The film looks like it’ll become one of the most important films of the latter half of 2016 and into 2017, and rightfully so. When popular culture thinks of black men, they often think of them as how they are presented in Moonlight; as gangbangers and drug dealers. But in Moonlight, even those characters — including the main character, who later becomes a drug dealer himself in Atlanta because that’s all he’s known and that’s probably how he feels he can best hide himself and fit in — have a tenderness and humanity that is often denied them by society and, consequently, by other forms of media.

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The Creation of Kaya, Magic: The Gathering’s First Black Woman Planeswalker

On August 3, I was excited to unveil a project I’d been working on for nearly a year. I had been working with Magic: The Gathering to produce a brand new character; a character who is a biggie for their Planeswalkers cast of characters. Kaya, Ghost Assassin has made history as the first black woman Planeswalker, and I’m honored to have been a part of her creation.

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DC vs. Marvel: Which Movie Franchise Represents Its Audience More?

Originally posted at Just Add Color

With the culmination of the San Diego Comic-Con, we’ve been getting a lot of DC Comics movie franchise news. Some of which includes the new footage of the Justice League movie, featuring Batman (Ben Affleck), Aquaman (Jason Momoa), the Flash (Ezra Miller), Wonder Woman (Gal Gadot), Cyborg (Ray Fisher) and Superman (Henry Cavill).

With the introduction of DC’s superhero team, I started wondering — which movie franchise represents its diverse audience more?

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Jon Tsuei is Right: A #WhitewashedOUT Ghost in the Shell Misses the Cultural Mark

There’s been so much talk about Ghost in the Shell, Dr. Strange, whitewashing, yellowface, and underrepresentation I bet some of you out there are saying, “Man, I might be at my limit!” But wait, there’s more!

When the first look image of Scarlett Johansson as The Major came out, tons of people, Ghost in the Shell fans and regular movie fans alike, were dismayed that yet another opportunity to cast talented Asian actresses passed Hollywood by. Or to put it another way, folks were upset that Hollywood didn’t take the opportunity to advance itself into something better than it has been.

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#Stormpilot: How Finn/Poe Could Become Canon (and Why It’s a Good Thing)

Stormpilot: It’s the fandom pairing of the decade! And it just might come true.

“Girl, please,” you might be saying, but just listen to me! Not only could it happen, but if it does, it’ll change the game forever (and in a good way.) First let’s get into the timeline. Keep in mind: the timeline is intense. Let’s get into it:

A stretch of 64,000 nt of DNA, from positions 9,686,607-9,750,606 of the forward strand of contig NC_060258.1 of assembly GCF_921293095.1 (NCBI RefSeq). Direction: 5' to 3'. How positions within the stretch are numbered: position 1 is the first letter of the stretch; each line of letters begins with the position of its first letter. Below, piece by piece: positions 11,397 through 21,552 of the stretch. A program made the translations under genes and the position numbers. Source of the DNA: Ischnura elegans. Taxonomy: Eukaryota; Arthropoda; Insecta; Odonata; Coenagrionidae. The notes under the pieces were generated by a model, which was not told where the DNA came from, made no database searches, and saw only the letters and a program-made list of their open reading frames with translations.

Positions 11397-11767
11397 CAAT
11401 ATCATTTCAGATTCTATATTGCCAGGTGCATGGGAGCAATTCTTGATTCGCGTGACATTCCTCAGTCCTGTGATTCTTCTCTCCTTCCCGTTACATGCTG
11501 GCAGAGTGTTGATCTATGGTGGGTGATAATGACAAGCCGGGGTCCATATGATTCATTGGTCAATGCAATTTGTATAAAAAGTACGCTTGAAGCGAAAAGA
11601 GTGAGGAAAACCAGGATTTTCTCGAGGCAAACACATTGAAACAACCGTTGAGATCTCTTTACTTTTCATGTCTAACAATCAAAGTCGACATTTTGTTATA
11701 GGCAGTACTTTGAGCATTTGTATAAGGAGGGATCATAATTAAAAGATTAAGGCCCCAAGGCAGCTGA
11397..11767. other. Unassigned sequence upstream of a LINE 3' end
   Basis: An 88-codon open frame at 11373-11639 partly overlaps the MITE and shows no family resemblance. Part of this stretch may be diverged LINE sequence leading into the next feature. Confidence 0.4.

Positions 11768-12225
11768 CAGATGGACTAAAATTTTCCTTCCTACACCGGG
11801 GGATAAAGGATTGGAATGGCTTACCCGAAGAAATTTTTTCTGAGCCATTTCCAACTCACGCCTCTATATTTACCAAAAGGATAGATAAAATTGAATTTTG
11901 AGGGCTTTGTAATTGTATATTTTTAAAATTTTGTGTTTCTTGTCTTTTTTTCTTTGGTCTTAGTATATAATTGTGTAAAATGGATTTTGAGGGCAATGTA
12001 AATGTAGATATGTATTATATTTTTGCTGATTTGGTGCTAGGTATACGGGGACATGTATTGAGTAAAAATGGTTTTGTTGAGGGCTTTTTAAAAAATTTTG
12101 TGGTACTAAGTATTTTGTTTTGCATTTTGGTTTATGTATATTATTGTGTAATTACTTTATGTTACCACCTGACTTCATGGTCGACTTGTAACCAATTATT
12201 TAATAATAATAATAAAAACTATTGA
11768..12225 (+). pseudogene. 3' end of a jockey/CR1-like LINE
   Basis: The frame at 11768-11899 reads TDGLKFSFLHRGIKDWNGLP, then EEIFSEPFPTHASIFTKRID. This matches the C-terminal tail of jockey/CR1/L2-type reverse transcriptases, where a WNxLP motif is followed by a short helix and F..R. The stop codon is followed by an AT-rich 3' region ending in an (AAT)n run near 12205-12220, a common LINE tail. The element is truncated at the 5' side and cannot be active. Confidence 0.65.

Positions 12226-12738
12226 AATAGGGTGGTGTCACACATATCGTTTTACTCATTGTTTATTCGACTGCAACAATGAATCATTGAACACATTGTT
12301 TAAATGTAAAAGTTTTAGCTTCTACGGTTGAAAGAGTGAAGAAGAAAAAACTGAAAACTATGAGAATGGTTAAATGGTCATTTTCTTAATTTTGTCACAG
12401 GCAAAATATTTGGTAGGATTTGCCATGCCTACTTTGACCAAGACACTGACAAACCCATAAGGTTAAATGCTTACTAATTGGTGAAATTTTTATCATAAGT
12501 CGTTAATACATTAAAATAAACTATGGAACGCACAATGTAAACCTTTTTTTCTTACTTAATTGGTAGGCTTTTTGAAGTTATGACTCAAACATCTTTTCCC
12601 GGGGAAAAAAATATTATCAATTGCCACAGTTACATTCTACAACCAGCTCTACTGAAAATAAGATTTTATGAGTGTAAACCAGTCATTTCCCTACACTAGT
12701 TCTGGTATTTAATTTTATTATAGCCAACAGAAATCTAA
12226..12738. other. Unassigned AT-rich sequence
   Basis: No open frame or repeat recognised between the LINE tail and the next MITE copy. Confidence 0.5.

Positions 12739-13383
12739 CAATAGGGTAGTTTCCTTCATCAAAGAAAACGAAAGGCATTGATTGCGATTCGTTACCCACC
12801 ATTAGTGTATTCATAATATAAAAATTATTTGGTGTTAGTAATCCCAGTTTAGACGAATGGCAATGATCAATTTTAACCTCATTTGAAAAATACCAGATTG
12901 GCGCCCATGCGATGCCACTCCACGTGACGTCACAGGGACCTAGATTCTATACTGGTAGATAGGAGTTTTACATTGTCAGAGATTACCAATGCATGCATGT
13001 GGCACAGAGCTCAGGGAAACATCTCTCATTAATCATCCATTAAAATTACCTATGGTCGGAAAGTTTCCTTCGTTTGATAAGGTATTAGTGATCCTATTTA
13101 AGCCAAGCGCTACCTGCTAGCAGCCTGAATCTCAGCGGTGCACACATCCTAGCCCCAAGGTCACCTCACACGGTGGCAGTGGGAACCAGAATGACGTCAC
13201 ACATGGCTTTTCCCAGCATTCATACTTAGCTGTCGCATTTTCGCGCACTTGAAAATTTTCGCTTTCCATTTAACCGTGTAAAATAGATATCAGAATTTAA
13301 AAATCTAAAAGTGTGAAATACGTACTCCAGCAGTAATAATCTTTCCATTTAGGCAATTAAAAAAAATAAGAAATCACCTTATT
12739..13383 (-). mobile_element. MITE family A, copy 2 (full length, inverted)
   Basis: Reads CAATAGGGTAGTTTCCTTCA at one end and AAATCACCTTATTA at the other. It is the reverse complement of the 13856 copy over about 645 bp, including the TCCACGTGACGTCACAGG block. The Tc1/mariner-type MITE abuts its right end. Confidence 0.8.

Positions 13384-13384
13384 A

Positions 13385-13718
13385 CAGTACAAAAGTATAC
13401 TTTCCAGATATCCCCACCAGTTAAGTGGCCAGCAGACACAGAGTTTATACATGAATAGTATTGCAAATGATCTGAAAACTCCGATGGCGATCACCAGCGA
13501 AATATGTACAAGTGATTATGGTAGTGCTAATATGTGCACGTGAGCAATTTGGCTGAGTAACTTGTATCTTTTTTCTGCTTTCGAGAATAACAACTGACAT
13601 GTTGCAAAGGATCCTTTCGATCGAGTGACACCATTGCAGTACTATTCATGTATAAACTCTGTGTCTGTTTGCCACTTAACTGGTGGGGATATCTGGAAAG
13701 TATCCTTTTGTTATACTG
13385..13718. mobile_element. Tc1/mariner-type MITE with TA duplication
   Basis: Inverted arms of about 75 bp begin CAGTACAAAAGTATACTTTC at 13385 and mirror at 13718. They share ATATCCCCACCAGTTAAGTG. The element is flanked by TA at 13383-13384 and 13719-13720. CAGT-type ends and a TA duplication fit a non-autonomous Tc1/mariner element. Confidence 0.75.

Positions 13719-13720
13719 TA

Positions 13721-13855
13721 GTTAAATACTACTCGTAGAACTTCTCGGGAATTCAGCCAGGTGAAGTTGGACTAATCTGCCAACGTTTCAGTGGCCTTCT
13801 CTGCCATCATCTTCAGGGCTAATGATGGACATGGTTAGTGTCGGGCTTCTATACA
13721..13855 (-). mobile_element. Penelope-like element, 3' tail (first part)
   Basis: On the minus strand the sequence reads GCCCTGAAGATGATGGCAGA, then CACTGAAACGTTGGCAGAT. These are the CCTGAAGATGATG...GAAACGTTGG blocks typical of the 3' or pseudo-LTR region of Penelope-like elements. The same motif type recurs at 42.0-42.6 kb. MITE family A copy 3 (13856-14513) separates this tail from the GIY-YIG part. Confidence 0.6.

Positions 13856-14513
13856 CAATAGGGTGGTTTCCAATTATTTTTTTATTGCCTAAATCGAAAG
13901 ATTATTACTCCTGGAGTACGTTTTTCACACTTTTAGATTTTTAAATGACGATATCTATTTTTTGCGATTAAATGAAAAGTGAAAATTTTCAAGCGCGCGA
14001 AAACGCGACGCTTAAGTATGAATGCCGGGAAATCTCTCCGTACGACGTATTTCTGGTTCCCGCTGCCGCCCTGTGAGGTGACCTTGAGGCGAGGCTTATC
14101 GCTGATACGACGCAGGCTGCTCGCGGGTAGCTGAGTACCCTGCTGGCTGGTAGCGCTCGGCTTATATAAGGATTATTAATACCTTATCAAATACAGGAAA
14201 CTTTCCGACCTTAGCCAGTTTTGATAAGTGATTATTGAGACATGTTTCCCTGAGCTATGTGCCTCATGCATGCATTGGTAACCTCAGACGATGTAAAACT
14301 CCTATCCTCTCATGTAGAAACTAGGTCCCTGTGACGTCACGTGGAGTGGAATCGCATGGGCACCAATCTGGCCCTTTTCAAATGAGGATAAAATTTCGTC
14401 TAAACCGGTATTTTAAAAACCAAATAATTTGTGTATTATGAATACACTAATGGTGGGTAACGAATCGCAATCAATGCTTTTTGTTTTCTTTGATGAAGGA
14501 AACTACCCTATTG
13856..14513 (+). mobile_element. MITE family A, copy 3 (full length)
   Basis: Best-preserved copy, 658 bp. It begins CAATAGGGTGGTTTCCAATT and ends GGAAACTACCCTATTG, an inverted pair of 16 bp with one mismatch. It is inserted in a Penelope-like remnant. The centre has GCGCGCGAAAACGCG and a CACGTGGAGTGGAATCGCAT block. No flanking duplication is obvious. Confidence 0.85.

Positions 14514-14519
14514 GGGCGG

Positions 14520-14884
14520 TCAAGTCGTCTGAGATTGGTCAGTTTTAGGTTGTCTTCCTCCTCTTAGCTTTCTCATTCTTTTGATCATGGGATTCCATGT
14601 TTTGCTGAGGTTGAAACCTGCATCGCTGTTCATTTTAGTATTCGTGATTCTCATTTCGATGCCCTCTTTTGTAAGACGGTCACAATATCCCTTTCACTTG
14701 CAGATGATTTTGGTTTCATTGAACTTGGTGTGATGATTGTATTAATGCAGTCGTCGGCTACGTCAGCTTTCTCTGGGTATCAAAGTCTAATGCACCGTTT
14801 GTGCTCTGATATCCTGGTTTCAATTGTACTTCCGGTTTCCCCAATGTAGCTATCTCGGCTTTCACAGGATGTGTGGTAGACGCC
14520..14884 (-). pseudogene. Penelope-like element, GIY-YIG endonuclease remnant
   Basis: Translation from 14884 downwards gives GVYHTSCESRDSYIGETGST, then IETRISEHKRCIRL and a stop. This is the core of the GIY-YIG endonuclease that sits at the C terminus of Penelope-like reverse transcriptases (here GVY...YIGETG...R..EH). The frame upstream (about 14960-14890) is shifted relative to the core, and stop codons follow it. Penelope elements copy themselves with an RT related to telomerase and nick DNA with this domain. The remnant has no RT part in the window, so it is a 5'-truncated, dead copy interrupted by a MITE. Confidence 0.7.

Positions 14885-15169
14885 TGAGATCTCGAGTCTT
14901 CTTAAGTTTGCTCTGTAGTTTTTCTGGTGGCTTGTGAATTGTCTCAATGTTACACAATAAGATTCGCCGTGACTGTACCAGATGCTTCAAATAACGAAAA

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How Gods of Egypt Adheres to Racist Fantasy Rules

Gods of Egypt is a mess. You can look at the myriad of reviews trashing it and see it for yourself. Heck, you can look at the traileror its box office receipts — to see how much of a joke it is. Have you seen such bad CGI in the modern era? But even more insidious than the CGI is that the film went out of its way to cast white actors in an ancient Egypt-set story. This is the second film within two years that showed audiences a white Egypt. You might recall how spectacularly Exodus: Gods and Kings failed.

Technically, Gods of Egypt had all of the ingredients necessary to make a fun “swords and sandals” fantasy. It’s a fantasy that’s not just set in ancient Egypt, but involves gods and goddesses interacting with their human subjects. Who wouldn’t want to see Ra and Horus get into it on the big screen? But where the film’s team went wrong is that they treated it like a “traditional” fantasy. What’s a traditional fantasy, and why was that the wrong approach? Let’s find out.

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Three Reasons Why #Richonne is a Black History Month Gift

Originally posted at COLOR

Hip hop hooray, Richonne (Rick and Michonne) is now officially canon in The Walking Dead! And, as luck would have it, such a development has happened in one of the most hallowed of months, Black History Month.

This didn’t go unnoticed by many on Twitter:

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Martian Manhunter Needs His Own Show

How come it seems like there’s no love for the Martian Manhunter out in these streets? The Martian Manhunter, aka J’onn J’onzz, is one of the core members of the Justice League, yet J’onn seems to be severely underrated. I’m not completely sure why, since J’onn is probably one of the most compelling DC superheroes in the pantheon. But to me, it would seem that DC Comics isn’t paying attention to a goldmine of an opportunity.